Episode: Dollhouse 2.13 – “Epitaph Two: Return”
Original Airdate: January 29, 2010
Screencaps from burgundy_shoes.
The final episode of the second season of Joss Whedon’s sci-fi action television series Dollhouse is intended, undoubtedly, to give viewers everything they could ever ask for, namely resolution.
Resolution of the on-again-off-again romance between Echo (Eliza Dushku) and Paul Ballard (Tahmoh Penikett), the ongoing struggle between the Rossum Corporation’s higher-ups and the resistance movement that began in Adelle DeWitt’s (Olivia Williams) Dollhouse with actives and Rossum employees like Echo, Sierra (Dichen Lachman), Victor (Enver Gjokaj), Ballard, and even Adelle, and resolution of how Topher’s (Fran Kranz) wiping and imprinting technology will ultimately be used. “Epitaph Two: Return” even attempts to resolve — or at least address — viewers’ inevitable questions and concerns regarding the fates of some of the series’ other memorable characters, such as Alpha (Alan Tudyk), Sierra (now Priya again) and Victor (now Anthony), and Topher Brink.
But what’s wrong with trying to tie up loose ends for your audience when you know that your show is ending? The problem lies not in the quality of the episode’s subject matter, but in the quantity and, it’s only fair to point out, this is also partially Fox’s fault. First things first: as a huge fan of Dollhouse, I purchased the Season One DVD set the day it came out last year so that I could watch the two never-aired episodes of the show, the original pilot and the thirteenth episode, titled “Epitaph One.” Aside from lamenting the fact that so many Dollhouse fans would probably never see these unreleased episodes, the ramifications of failing to air the final episode of the series’s first season on television didn’t hit me until several days after the season two finale aired on Fox.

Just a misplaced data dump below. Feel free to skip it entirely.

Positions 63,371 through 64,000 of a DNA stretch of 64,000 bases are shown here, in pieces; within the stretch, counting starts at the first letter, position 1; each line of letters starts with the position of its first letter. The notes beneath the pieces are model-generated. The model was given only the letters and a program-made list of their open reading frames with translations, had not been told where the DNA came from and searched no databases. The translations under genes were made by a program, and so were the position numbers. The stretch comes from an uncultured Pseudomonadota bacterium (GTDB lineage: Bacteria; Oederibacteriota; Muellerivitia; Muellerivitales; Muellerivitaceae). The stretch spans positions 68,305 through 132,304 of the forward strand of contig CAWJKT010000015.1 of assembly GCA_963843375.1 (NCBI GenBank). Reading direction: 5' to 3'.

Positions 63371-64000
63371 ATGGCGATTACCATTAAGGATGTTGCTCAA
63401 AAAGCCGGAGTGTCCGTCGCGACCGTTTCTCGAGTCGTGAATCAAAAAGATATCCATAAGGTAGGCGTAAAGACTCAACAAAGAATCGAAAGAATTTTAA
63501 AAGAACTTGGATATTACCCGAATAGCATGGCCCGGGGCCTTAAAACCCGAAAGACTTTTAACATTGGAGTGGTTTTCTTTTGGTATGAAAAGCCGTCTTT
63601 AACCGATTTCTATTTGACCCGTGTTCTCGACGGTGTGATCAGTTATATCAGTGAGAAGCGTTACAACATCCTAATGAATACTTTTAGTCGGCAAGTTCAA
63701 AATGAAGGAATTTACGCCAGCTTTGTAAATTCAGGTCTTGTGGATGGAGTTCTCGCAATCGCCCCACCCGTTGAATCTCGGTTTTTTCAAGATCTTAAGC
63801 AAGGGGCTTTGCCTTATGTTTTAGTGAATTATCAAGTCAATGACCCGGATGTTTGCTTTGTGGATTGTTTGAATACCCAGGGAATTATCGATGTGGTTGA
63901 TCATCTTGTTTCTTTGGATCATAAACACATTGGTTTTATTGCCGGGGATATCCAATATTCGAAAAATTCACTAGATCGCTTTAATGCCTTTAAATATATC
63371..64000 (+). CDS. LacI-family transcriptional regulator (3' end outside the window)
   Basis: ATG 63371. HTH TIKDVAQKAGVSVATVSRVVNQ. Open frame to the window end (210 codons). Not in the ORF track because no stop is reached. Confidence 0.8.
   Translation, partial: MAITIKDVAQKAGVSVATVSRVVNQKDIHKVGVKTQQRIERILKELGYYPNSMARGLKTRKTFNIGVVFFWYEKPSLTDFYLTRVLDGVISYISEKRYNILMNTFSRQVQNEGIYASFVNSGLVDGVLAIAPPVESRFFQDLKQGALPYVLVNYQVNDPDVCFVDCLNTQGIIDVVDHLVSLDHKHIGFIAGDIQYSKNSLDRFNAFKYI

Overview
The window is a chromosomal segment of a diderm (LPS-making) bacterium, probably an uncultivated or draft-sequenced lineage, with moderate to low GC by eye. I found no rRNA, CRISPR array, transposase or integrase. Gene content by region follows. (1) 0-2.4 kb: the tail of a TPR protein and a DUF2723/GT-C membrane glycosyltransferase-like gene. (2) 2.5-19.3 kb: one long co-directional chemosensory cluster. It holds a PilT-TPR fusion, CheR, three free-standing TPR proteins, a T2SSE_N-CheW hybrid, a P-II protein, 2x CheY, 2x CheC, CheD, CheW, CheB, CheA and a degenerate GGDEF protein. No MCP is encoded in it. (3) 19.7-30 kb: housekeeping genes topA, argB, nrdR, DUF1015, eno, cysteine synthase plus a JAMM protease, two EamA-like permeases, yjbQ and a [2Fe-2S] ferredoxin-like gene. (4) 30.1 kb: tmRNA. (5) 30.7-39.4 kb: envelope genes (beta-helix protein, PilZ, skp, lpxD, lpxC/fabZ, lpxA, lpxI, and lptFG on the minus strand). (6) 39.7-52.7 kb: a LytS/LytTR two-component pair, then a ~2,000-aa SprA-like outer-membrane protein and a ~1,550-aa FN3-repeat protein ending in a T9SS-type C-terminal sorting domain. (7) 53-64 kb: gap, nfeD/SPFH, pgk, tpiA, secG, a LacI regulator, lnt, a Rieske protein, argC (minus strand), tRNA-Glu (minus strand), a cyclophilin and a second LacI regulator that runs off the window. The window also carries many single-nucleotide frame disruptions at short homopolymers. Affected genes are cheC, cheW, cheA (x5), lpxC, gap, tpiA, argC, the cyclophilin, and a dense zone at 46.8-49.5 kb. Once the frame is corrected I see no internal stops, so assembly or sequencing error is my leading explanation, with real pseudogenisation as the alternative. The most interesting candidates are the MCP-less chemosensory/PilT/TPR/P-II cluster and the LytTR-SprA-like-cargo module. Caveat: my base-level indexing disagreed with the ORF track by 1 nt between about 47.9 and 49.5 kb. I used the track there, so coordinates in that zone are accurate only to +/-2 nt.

While I was having a conversation with a friend and fellow Dollhouse enthusiast, she commented that she felt completely lost while watching “Epitaph Two: Return” and wondered if it might have something to do with never having seen the final episode of the show’s first season. That’s when it hit me: Fox aired the second half of what is basically a two-part television episode without airing the first half.
Granted, the two halves are separated by twelve episodes of Dollhouse, but you’d think that the least Fox could do would be to give Dollhouse one final two-hour block and air “Epitaph One” with “Epitaph Two: Return.” Since this probably never crossed the minds of the powers that be at Fox, be warned: if “Epitaph Two: Return” is sitting on your DVR waiting to be viewed, then be sure to track down a friend who owns the Season One DVDs or find somewhere to download or watch “Epitaph One” online before you finish the second season of Dollhouse.